How do I get my 3D animations as close to real-time rendering as possible?

The normal argument I see for why normal rendering is so much slower than real time rendering is that normal rendering is much more detailed. While that’s a worthy trade off for big budget projects, I’m still learning all this stuff. I just need to be able to render something without having to pay bookoo bucks for a render farm. Now-a-days, video games look really good already. Look at Uncharted 4, that game is gorgeous, and it all renders in real-time, not 4 hours a frame.

As I am just a hobbyist at this point in time, I’m wondering: How do video games get such good graphics, while keeping the render time so insanely low? How would I go about making animation like that and get a similarly quick render time, or something close?

I don’t need hyper-photo-realism, but I’m thinking how do I get video game quality, at that render speed, for non-interactive content? How would the models need to be made, the lighting, the physics, settings, etc? If it’s possible in an unpredictable game world, it must be possible in a preset animation.

Well, I’ve managed to use various tricks to coax a lot of mileage out of “OpenGL” renders of things. (I wish that Blender had more-explicit support for OpenGL as a render-engine than it does now.)

These days, OpenGL can (IMHO …) “go 90%-or-more of the way” to the place where you actually need to go. You can then use compositing. You use the various software-renderers … Cycles, BI … to produce details, which are overlaid onto the basic OpenGL-produced renders.

It is possible to model and animate an entire scene in Blender and export it to Unity, UE4, or Lumberyard, create the materials, set up post processing, set the animations to play at startup, and record your screen. Here’s an example:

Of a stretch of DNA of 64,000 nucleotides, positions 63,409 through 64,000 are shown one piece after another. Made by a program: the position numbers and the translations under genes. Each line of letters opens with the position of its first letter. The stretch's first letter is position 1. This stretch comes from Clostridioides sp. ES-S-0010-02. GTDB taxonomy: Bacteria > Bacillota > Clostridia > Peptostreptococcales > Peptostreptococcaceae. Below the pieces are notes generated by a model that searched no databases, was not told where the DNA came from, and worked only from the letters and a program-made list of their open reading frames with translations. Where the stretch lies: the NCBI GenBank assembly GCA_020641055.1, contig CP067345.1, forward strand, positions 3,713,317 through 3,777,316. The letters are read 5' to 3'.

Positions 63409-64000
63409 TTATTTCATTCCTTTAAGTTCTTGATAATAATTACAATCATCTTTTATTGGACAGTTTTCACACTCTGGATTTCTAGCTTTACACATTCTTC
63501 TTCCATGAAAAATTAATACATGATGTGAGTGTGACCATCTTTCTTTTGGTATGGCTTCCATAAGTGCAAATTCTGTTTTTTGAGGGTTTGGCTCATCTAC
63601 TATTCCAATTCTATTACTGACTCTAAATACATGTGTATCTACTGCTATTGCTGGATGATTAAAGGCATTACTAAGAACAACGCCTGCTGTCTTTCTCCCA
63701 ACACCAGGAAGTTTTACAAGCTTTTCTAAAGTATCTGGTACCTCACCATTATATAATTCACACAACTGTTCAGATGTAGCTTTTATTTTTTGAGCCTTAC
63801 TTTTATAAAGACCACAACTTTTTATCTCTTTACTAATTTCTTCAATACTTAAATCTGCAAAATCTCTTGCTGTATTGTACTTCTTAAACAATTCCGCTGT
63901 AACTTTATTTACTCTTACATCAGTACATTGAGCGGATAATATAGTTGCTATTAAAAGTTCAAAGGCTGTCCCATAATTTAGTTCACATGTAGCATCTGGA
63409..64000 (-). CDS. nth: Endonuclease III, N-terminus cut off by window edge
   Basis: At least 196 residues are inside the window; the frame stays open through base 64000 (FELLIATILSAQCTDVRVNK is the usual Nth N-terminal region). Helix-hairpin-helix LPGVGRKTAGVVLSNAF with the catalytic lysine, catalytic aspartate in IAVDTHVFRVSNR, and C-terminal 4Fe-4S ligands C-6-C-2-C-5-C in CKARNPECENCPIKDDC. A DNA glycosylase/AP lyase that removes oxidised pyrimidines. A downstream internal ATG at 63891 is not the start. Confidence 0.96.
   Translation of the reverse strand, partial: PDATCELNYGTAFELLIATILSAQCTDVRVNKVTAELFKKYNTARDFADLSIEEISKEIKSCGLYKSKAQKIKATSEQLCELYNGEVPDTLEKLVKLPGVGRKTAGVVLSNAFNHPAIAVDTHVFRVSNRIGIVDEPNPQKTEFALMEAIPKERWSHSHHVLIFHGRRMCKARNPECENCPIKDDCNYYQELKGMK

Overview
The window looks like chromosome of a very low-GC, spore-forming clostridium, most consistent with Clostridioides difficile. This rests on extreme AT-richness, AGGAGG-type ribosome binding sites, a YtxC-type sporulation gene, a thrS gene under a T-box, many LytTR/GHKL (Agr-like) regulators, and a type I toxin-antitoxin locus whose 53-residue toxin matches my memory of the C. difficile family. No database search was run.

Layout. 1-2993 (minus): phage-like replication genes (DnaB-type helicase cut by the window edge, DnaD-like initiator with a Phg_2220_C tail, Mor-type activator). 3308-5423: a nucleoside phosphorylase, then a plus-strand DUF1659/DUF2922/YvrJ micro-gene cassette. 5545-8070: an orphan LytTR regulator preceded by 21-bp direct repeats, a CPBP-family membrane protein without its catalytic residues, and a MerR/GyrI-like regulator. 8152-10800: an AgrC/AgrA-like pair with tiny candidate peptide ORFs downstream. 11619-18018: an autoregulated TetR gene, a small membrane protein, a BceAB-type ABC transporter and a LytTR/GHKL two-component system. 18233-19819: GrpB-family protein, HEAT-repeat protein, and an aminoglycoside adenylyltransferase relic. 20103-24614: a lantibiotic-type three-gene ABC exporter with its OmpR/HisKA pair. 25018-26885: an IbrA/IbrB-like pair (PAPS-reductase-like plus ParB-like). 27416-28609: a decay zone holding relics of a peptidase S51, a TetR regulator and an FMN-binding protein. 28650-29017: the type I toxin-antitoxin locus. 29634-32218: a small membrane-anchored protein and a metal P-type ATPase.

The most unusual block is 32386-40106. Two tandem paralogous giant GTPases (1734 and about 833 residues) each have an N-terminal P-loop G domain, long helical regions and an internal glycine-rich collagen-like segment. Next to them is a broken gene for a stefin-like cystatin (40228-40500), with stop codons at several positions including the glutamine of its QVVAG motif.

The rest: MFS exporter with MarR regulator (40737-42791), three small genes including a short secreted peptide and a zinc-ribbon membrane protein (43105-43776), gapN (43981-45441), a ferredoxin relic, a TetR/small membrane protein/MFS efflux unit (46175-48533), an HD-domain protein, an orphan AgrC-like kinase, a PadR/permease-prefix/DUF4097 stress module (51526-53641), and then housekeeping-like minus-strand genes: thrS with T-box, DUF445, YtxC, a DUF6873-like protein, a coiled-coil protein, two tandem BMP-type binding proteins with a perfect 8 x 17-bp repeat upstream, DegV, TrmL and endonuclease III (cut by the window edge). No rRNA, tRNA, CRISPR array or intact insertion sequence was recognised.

It looks great and render in real-time. No baking necessary.

You might possibly be able to do it with this branch: Hopefully, it will get merged with the main branch.

Could you go into more detail on these various tricks you use?

I haven’t done them myself, but with Unity you can import .blend files directly use those meshes and animations. Then you have to create materials to replace the ones you used in Blender, since Unity does import the actual material properties if it’s a cycle material. Here’ s how. Then you can add some post processing effects. Here’s how. Then, you use a screen recorder like Fraps or OBS to record the animation. Another way (this should work better, but might be harder to set up) is to write script that tells Unity to go to the next frame, take a screenshot at a defined resolution, then repeat.

Stop me if I’m wrong, but real-time renders need baking. If lights doesn’t move, you can easily bake all textures on your scene. See this :

Then, if something is moving in the scene, like a character, you just have to add his shadow on the scene. The goal is to give your render engine the less possible work to do.

Baking everything isn’t an absolute necessity and it definitely isn’t recommend in a interactive experience:

If your just rendering an animation in a real-time engine, spending time baking would be a waste. Most stuff can be cheated with shaders, like reflections. Depending on your shader’s optimization, moving lights with realistic shadows is not a big deal at all. Just play with the variance shadows in BGE.

I’m a little late, but thanks everyone for the tips. I’ll make sure to test them out to find the best approach. I’m gonna use Unreal 4, because I’ve seen some shorts already made with it. I just need to figure out how to do it myself.